How to care for an ingrown toenail
Whether you flaunt your feet in summer sandals or hide them away in winter boots, your toes need proper care. When a toenail becomes irritated, improperly trimmed or misshaped, it can lead to an ingrown toenail.
What is an ingrown toenail?
An ingrown toenail is a foot condition that develops when the toenail corner grows down into the skin.
“Ingrown toenails are usually painful areas at either side of a toenail because the edge of the toenail is ‘growing into’ the flesh at the side of the nail,” said J. Marshall Devall, MD, a podiatrist on the medical staff at Baylor Scott & White Clinic – Temple South Loop.
Ingrown toenail symptoms include:
- Pain and tenderness
- Inflamed skin
What causes an ingrown toenail?
There are numerous ways an ingrown toenail can strike. When the area around your nail becomes red or there is a wound present, you will know something is wrong.
- Did I cut my toenail too short? If your nail is too short, it can dig into the skin
- Did I cut my toenail straight across? It’s best to follow the natural curve of your toe
- Am I wearing shoes that put too much pressure on my toe? Wearing high heels, pointed-toe shoes or shoes that are too small can aggravate the toenail
- Do I get an ingrown toenail often? You may have a chronic issue where your toenail is too thick or misshaped
- Did my toenail rip? A torn or ripped nail can cause jagged edges that bother the skin
- Am I wearing the right athletic shoes? Ingrown toenails are commonly seen in athletes, including runners who are on their feet often
The do’s and don’ts of ingrown toenail care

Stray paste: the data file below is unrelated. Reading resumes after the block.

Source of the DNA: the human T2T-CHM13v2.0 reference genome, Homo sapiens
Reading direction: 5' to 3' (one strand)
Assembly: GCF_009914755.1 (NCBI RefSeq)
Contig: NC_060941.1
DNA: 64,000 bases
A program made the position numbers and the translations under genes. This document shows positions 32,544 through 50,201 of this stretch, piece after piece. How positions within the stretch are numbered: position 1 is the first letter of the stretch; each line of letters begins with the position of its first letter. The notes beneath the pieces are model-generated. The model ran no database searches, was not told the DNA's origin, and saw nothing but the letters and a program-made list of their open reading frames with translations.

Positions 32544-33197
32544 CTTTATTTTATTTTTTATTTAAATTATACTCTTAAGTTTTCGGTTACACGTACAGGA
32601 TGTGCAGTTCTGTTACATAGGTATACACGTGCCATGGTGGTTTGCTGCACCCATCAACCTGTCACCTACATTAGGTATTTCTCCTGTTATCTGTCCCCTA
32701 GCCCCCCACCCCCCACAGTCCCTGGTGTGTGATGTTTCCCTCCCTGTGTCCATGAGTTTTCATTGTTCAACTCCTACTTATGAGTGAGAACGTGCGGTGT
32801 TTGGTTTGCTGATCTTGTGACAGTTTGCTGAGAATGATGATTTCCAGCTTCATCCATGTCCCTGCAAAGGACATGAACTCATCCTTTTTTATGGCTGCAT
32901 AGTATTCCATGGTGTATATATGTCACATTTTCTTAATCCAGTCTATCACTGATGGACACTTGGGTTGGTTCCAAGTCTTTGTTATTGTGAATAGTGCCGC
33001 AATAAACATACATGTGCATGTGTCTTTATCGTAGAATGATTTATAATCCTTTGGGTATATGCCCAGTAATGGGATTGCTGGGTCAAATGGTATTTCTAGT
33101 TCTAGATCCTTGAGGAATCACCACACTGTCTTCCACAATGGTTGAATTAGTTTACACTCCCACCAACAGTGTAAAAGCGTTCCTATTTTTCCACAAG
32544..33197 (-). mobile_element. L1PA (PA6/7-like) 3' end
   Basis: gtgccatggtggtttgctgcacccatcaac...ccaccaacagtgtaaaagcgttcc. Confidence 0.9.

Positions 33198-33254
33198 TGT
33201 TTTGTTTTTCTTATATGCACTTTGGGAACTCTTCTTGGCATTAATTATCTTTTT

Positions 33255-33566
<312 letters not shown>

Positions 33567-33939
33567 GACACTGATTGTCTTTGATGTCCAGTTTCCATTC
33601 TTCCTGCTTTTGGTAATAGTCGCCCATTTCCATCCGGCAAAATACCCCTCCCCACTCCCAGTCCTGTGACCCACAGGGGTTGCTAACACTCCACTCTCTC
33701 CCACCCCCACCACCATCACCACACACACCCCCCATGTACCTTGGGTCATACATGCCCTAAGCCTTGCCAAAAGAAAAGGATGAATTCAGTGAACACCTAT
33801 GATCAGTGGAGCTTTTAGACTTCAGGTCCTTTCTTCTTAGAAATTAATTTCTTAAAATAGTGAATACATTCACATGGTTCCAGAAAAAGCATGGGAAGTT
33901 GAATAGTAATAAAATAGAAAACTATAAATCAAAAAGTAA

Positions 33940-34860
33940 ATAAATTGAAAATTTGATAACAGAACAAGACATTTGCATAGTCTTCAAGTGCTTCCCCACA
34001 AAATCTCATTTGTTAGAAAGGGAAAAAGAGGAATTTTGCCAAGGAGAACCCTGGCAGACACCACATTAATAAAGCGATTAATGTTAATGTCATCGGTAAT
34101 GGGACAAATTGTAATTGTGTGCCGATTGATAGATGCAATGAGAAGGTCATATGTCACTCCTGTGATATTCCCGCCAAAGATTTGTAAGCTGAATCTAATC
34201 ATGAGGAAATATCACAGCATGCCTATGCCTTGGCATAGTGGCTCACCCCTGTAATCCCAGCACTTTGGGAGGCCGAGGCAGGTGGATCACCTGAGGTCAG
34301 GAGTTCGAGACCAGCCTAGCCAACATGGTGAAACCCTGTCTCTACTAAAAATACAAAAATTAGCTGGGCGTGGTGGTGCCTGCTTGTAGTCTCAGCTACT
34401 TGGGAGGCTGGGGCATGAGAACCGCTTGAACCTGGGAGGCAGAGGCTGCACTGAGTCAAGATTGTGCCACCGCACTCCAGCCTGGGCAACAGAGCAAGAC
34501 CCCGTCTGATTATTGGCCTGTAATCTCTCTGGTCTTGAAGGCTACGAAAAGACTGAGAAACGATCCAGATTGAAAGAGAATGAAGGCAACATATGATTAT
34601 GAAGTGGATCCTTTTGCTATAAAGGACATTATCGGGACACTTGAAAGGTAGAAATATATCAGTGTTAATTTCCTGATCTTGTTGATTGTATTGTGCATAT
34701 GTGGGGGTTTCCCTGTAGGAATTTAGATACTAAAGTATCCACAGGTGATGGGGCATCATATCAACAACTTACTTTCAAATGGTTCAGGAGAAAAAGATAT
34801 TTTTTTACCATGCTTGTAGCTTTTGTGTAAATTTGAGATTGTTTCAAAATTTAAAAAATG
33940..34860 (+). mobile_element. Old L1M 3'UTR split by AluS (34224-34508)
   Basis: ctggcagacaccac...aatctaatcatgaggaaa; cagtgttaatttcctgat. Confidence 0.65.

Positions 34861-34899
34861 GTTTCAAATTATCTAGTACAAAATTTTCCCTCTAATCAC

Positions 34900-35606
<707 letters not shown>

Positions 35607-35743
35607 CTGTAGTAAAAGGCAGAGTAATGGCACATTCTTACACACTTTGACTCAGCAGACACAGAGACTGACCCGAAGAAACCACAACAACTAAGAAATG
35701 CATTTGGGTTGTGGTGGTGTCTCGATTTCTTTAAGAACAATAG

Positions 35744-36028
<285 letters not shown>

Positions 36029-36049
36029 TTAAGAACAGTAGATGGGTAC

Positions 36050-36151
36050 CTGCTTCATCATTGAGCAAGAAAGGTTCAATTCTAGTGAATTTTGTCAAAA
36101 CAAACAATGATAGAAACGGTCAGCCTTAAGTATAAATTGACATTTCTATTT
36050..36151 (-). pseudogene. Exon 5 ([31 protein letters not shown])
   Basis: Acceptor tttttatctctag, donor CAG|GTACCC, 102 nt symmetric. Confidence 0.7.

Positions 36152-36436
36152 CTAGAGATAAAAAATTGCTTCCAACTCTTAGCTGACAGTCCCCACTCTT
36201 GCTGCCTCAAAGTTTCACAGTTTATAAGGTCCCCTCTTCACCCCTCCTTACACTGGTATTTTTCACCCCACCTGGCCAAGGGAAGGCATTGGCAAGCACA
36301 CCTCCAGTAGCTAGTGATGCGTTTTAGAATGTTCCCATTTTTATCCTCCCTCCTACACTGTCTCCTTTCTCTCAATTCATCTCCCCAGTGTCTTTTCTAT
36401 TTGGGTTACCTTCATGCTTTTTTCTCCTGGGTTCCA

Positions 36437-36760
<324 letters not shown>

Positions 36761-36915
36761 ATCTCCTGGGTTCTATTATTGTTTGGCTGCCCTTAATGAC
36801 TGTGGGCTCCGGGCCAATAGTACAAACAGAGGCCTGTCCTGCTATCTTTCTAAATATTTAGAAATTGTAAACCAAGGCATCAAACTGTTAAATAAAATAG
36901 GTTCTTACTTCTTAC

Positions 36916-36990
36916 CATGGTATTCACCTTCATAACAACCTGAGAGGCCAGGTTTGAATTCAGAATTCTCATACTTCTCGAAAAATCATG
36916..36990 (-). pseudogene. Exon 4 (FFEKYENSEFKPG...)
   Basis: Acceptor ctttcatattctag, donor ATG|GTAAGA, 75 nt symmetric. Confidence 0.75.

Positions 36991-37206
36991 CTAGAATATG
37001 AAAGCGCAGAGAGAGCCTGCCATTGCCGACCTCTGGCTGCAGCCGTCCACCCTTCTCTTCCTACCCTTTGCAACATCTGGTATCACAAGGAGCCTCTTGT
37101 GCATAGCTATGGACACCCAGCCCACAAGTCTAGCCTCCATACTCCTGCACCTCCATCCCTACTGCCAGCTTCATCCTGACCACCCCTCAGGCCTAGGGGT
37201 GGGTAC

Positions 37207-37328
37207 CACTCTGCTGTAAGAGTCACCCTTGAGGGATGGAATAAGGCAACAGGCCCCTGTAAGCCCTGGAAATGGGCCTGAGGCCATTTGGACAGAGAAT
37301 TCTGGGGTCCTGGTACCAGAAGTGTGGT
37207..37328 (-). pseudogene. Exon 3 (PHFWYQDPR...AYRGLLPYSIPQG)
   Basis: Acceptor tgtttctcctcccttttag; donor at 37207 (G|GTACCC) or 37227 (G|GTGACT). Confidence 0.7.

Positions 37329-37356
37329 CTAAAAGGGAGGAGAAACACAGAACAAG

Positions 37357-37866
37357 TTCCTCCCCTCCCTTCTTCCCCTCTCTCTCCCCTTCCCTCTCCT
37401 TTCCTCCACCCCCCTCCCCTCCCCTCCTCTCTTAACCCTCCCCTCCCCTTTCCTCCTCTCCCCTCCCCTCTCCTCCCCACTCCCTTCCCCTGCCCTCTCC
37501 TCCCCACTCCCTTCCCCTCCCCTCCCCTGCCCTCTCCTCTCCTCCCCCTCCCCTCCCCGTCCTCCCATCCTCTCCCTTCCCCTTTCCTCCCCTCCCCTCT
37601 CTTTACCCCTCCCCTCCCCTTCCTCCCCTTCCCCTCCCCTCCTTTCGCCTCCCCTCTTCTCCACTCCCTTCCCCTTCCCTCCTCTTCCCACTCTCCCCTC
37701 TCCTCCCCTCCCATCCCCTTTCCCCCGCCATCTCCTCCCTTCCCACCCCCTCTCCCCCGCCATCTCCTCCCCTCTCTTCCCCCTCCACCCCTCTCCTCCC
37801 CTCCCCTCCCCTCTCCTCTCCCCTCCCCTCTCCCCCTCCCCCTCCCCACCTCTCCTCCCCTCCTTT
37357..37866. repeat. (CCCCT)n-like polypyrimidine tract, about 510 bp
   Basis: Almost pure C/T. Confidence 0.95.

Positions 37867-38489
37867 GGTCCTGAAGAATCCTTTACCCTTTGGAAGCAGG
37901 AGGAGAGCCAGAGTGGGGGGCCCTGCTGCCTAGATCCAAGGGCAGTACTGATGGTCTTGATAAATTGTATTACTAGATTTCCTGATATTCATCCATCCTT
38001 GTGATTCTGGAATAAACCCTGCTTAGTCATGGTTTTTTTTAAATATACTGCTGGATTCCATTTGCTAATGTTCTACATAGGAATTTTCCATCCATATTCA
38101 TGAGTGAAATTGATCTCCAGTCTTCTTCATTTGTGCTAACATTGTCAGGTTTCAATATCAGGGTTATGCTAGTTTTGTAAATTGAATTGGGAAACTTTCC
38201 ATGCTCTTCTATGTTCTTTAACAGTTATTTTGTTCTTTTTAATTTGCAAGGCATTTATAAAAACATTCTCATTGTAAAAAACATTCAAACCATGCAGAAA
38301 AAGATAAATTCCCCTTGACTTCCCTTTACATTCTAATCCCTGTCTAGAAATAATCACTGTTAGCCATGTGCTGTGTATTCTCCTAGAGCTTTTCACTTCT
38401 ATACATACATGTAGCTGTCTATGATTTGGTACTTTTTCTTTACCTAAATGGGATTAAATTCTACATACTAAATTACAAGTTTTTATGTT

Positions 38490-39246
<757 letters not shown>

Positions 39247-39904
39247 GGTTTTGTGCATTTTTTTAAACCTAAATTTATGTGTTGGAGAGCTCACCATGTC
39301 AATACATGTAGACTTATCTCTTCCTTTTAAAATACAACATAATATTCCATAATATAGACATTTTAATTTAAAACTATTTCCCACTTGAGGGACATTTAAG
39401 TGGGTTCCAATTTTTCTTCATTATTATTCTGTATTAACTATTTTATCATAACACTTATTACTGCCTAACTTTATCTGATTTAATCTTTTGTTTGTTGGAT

There are a lot of myths and home remedies surrounding proper care for toenails, ingrown toenails and feet in general, Dr. Devall said.
Here’s what not to do when it comes to ingrown toenail care:
- Don’t shove cotton under the edge of an ingrown toenail. It can cause a nasty infection or foreign body reaction
- Don’t cut a “V” in the center of the toenail to take pressure away from the sides
- Don’t bother using liquid topical preparations to soften the toenail. They do nothing to help treat the ingrowth, Dr. Devall said.
Don’t buy into the myth that oral antibiotics will cure your ingrown toenail.
If you’re in pain, don’t worry. There are things you can do to get relief.
“It is always a good idea if you are limber and have the appropriate nail clippers (not fingernail clippers) to trim the pointy nail edge away from the flesh gently,” Dr. Devall said. “This trimming will ease the foreign body reaction.”
When to see a doctor for an ingrown toenail
Is the pain getting worse? Do you have trouble wearing shoes? Do you see or suspect an infection? A podiatrist can help you get back on your feet with the proper treatment.
“Most people are unaware of the options available for dealing with toenail issues,” Dr. Devall said.
Often, a very painful ingrown toenail can easily be trimmed using small nail clippers by a trained podiatrist without even requiring the toe to be numbed.
If you need to be numbed, your toe can be anesthetized at the base of the toe, away from the pain in your toenail. The side of your toenail that hurts or the entire toenail can also be removed temporarily or permanently using a chemical process that kills the nail growth.
“All of these procedures are easily done in the podiatry clinic and the patient can be back in shoes and back to work the next day,” Dr. Devall said.
Remember: ingrown toenails are usually a reaction from a foreign body and not an infection, which means the simple incisions or drainage that the podiatrist performs is the proven treatment method, not oral antibiotics. If you’ve been hassling with an ingrown toenail for a while, it is time to get help.
“Podiatrists are well trained in toenail care and are able to provide an almost painless procedure to resolve even the most stubborn ingrown toenails permanently,” Dr. Devall said.
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